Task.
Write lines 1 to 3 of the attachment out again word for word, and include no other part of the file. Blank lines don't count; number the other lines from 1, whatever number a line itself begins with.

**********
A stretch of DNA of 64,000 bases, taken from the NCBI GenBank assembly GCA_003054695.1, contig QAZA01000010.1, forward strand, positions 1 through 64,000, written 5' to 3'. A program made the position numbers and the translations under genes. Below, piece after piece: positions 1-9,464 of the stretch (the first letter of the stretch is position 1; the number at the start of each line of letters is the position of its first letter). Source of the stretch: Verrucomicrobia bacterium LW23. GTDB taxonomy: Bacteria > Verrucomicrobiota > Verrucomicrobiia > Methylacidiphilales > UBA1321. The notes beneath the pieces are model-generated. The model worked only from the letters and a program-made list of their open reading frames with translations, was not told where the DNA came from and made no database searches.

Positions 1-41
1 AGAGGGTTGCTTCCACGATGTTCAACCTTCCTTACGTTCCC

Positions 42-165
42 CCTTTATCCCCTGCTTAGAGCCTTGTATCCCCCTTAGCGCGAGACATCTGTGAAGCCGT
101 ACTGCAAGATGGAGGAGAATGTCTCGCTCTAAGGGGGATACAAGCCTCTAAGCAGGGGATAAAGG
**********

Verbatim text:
A stretch of DNA of 64,000 bases, taken from the NCBI GenBank assembly GCA_003054695.1, contig QAZA01000010.1, forward strand, positions 1 through 64,000, written 5' to 3'. A program made the position numbers and the translations under genes. Below, piece after piece: positions 1-9,464 of the stretch (the first letter of the stretch is position 1; the number at the start of each line of letters is the position of its first letter). Source of the stretch: Verrucomicrobia bacterium LW23. GTDB taxonomy: Bacteria > Verrucomicrobiota > Verrucomicrobiia > Methylacidiphilales > UBA1321. The notes beneath the pieces are model-generated. The model worked only from the letters and a program-made list of their open reading frames with translations, was not told where the DNA came from and made no database searches.

Positions 1-41
1 AGAGGGTTGCTTCCACGATGTTCAACCTTCCTTACGTTCCC